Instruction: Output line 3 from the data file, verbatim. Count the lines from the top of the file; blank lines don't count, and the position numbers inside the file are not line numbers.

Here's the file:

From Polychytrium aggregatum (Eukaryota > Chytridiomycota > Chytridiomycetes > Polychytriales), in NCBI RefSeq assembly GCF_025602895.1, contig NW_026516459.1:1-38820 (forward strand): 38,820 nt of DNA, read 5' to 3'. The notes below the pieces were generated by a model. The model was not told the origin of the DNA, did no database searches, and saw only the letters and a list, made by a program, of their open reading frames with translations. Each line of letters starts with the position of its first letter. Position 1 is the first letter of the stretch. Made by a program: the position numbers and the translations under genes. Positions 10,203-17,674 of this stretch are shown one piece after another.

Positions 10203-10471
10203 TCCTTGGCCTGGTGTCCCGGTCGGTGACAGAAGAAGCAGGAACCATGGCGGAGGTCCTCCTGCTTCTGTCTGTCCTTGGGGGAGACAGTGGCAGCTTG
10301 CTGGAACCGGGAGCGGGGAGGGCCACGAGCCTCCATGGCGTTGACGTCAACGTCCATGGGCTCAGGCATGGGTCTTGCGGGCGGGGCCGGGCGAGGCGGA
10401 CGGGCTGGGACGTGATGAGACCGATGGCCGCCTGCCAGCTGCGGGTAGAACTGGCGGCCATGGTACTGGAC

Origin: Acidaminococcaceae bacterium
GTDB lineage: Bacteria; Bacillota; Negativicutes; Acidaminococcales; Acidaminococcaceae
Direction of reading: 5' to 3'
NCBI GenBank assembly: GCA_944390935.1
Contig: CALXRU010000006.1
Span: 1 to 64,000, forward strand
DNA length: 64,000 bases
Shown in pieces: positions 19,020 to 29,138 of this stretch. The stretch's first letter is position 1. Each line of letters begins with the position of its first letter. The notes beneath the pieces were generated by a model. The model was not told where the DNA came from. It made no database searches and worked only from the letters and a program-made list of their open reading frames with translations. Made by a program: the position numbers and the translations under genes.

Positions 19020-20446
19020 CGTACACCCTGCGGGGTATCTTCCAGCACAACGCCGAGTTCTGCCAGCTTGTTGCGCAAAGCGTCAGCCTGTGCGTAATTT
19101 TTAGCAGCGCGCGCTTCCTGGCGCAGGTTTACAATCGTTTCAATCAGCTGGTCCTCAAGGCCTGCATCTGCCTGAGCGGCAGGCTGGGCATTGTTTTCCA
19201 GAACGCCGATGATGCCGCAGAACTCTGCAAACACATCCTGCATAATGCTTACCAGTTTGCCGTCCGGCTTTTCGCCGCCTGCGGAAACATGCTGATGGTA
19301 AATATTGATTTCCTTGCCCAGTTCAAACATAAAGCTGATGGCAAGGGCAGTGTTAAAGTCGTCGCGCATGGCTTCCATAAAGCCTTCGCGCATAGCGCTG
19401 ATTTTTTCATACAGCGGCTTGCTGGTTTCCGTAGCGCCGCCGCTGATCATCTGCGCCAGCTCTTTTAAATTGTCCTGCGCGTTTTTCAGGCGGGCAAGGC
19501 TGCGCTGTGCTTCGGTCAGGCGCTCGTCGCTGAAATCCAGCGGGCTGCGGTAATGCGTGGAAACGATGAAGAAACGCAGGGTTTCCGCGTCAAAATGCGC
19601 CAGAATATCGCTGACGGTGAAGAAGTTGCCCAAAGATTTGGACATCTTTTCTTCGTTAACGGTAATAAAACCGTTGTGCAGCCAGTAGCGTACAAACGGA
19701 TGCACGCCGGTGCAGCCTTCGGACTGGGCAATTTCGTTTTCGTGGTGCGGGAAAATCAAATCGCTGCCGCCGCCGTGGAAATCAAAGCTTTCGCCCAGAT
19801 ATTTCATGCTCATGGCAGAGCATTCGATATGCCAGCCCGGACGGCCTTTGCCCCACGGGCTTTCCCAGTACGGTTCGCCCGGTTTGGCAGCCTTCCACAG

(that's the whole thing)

10203 TCCTTGGCCTGGTGTCCCGGTCGGTGACAGAAGAAGCAGGAACCATGGCGGAGGTCCTCCTGCTTCTGTCTGTCCTTGGGGGAGACAGTGGCAGCTTG